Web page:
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Migrations: move massive paragraph out of intro.

Most of the guides have a few simple sentences describing what they will show
you at the top. This one had a few big paragraphs. I've moved those paragraphs
down to an introductory one, and written a new smaller one for the introduction.
This makes this guide more consistent with the others.
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1 parent 28e8abf commit 0c294e0010810e3d9a4bcfa72ab96ff2af0240a6 @steveklabnik steveklabnik committed Nov 29, 2012
Showing with 19 additions and 10 deletions.
  1. +19 −10 guides/source/migrations.md
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29 guides/source/migrations.md
@@ -1,6 +1,23 @@
Migrations
==========
+Migrations are a feature of Active Record that allows you to evolve your
+database schema over time. Rather than write schema modifications in pure SQL,
+migrations allow you to use an easy Ruby DSL to describe changes to your
+tables.
+
+In this guide, you'll learn all about migrations including:
+
+* The generators you can use to create them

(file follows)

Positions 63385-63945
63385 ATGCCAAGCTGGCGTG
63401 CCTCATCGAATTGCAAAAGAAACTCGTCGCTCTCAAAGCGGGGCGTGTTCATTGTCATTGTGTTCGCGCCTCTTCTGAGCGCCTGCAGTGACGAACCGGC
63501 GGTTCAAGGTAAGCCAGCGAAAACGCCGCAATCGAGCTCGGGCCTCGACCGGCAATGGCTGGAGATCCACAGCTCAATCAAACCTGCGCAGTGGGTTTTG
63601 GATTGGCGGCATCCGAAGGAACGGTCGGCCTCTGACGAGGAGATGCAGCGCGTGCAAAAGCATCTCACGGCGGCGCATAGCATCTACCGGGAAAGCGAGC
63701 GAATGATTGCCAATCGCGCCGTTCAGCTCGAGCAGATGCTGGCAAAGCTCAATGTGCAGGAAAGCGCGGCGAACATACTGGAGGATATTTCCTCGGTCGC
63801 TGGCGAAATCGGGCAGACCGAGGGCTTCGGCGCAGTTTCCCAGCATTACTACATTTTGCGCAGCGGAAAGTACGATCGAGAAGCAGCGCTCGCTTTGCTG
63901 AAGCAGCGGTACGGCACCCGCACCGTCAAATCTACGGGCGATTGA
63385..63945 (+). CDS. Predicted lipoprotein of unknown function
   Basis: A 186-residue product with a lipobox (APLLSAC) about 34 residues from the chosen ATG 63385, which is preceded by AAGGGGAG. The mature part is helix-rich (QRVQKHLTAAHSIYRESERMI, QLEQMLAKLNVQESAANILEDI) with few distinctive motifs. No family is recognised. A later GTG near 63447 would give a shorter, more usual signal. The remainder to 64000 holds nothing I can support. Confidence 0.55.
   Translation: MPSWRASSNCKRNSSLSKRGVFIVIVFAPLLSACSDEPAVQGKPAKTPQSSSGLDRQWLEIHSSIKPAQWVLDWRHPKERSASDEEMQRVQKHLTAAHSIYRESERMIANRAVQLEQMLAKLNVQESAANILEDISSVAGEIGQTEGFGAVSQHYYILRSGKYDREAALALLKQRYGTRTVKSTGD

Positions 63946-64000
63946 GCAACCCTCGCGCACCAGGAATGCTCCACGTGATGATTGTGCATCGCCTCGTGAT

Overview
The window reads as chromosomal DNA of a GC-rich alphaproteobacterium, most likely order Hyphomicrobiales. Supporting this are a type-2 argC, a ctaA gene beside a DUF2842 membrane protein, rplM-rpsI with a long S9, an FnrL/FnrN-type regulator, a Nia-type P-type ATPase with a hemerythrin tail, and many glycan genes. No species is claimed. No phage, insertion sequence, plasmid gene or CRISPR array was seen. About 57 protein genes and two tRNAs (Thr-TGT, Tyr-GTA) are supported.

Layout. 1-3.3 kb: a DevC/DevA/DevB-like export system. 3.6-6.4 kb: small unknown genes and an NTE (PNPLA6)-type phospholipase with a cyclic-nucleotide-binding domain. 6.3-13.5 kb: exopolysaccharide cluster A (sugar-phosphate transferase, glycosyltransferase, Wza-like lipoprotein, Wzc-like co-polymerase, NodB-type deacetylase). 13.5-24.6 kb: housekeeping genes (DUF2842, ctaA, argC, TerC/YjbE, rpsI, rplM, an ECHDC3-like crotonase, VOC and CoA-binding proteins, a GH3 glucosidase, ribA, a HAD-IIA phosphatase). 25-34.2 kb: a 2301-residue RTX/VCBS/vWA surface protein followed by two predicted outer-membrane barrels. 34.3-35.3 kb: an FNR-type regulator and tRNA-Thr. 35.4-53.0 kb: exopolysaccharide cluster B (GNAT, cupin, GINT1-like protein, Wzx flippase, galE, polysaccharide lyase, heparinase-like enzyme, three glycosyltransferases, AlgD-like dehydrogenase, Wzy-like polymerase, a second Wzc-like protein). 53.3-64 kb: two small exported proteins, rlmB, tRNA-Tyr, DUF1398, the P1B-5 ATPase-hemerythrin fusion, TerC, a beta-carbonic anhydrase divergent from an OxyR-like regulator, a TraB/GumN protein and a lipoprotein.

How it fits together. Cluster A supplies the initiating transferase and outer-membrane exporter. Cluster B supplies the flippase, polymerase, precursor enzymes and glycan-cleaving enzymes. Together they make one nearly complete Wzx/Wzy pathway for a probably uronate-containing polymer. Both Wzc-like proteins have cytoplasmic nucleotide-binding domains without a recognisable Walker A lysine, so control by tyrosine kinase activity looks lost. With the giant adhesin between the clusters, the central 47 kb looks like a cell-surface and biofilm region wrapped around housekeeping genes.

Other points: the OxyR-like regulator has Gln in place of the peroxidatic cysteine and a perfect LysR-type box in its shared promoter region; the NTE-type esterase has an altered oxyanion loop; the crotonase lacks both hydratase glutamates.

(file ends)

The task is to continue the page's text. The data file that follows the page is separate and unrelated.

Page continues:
+* The methods Active Record provides to manipulate your database
+* The Rake tasks that manipulate them
+* How they relate to `schema.rb`
+
+--------------------------------------------------------------------------------
+
+What are Migrations?
+--------------------
+
Migrations are a convenient way for you to alter your database in a structured
and organized manner. You could edit fragments of SQL by hand but you would then
be responsible for telling other developers that they need to go and run them.
@@ -9,7 +26,8 @@ production machines next time you deploy.
Active Record tracks which migrations have already been run so all you have to
do is update your source and run `rake db:migrate`. Active Record will work out
-which migrations should be run. Active Record will also update your `db/schema.rb` file to match the up-to-date structure of your database.
+which migrations should be run. Active Record will also update your
+`db/schema.rb` file to match the up-to-date structure of your database.
Migrations also allow you to describe these transformations using Ruby. The
great thing about this is that (like most of Active Record's functionality) it
@@ -18,15 +36,6 @@ is database independent: you don't need to worry about the precise syntax of
drop down to raw SQL for database specific features). For example, you could use
SQLite3 in development, but MySQL in production.
-In this guide, you'll learn all about migrations including:
-
-* The generators you can use to create them
-* The methods Active Record provides to manipulate your database
-* The Rake tasks that manipulate them
-* How they relate to `schema.rb`
-
---------------------------------------------------------------------------------
-
Anatomy of a Migration
----------------------

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